Wednesday, December 31, 2008

Advanced Programming in the UNIX Environment or Storage Area Networks for Dummies

Advanced Programming in the UNIX® Environment

Author: W Richard Stevens

"This is the definitive reference book for any serious or professional UNIX systems programmer. Rago has updated and extended the original Stevens classic while keeping true to the original."

—Andrew Josey, Director, Certification, The Open Group, and Chair of the POSIX 1003.1 Working Group

The same trusted content from the Second Edition, now in paperback!

For over a decade, serious C programmers have relied on one book for practical, in-depth knowledge of the programming interfaces that drive the UNIX and Linux kernels: W. Richard Stevens' Advanced Programming in the UNIX® Environment. Now, Stevens' colleague Stephen Rago has thoroughly updated this classic to reflect the latest technical advances and add support for today's leading UNIX and Linux platforms.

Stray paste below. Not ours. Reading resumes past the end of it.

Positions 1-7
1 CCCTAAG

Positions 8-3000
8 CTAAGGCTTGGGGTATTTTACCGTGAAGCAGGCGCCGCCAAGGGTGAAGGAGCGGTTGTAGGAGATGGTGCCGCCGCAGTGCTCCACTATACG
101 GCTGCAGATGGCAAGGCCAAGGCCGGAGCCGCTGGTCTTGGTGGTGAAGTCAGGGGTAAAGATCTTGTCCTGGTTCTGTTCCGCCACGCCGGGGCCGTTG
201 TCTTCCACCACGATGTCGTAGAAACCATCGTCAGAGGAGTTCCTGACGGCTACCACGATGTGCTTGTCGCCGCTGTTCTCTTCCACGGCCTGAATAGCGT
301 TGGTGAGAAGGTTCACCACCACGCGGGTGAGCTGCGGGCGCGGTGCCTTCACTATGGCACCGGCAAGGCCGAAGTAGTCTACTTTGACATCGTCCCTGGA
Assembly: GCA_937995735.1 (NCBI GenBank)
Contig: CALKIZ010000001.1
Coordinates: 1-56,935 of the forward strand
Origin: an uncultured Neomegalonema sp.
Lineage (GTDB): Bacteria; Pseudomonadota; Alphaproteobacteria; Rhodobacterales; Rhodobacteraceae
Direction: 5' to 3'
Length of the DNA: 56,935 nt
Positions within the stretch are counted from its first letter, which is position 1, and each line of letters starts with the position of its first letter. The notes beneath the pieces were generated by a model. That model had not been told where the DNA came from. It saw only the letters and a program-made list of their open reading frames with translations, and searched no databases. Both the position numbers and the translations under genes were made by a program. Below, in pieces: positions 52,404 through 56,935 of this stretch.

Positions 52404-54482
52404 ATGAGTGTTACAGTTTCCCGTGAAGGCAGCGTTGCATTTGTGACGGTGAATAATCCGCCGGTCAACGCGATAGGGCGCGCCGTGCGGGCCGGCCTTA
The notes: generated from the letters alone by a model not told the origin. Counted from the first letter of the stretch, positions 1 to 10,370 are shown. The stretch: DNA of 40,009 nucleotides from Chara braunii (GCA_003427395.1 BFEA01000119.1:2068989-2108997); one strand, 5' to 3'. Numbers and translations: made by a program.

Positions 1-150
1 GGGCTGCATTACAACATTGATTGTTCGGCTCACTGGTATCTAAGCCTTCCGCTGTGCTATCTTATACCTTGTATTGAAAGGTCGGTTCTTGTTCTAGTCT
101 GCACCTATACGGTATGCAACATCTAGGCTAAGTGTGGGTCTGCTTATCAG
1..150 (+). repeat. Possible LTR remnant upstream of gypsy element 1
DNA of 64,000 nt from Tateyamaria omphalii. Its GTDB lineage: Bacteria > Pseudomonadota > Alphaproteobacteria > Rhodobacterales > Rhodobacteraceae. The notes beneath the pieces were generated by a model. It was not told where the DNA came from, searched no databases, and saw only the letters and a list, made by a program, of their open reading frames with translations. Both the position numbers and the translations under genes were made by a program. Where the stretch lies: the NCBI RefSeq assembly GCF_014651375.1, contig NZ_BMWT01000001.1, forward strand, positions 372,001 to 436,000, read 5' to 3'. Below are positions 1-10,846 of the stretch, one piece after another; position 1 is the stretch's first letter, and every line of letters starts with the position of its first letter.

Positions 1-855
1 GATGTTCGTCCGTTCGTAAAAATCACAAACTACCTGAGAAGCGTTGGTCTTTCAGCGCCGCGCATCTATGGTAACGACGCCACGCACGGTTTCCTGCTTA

Rago carefully retains the spirit and approach that made this book a classic. Building on Stevens' work, he begins with basic topics such as files, directories, and processes, carefully laying the groundwork for understanding more advanced techniques, such as signal handling and terminal I/O.

Substantial new material includes chapters on threads and multithreaded programming, using the socket interface to drive interprocess communication (IPC), and extensive coverage of the interfaces added to the latest version of the POSIX.1 standard. Nearly all examples have been tested on four of today's most widely used UNIX/Linux platforms: FreeBSD 5.2.1; the Linux 2.4.22 kernel; Solaris 9; and Darwin 7.4.0, the FreeBSD/Mach hybrid underlying Apple's Mac OS X 10.3.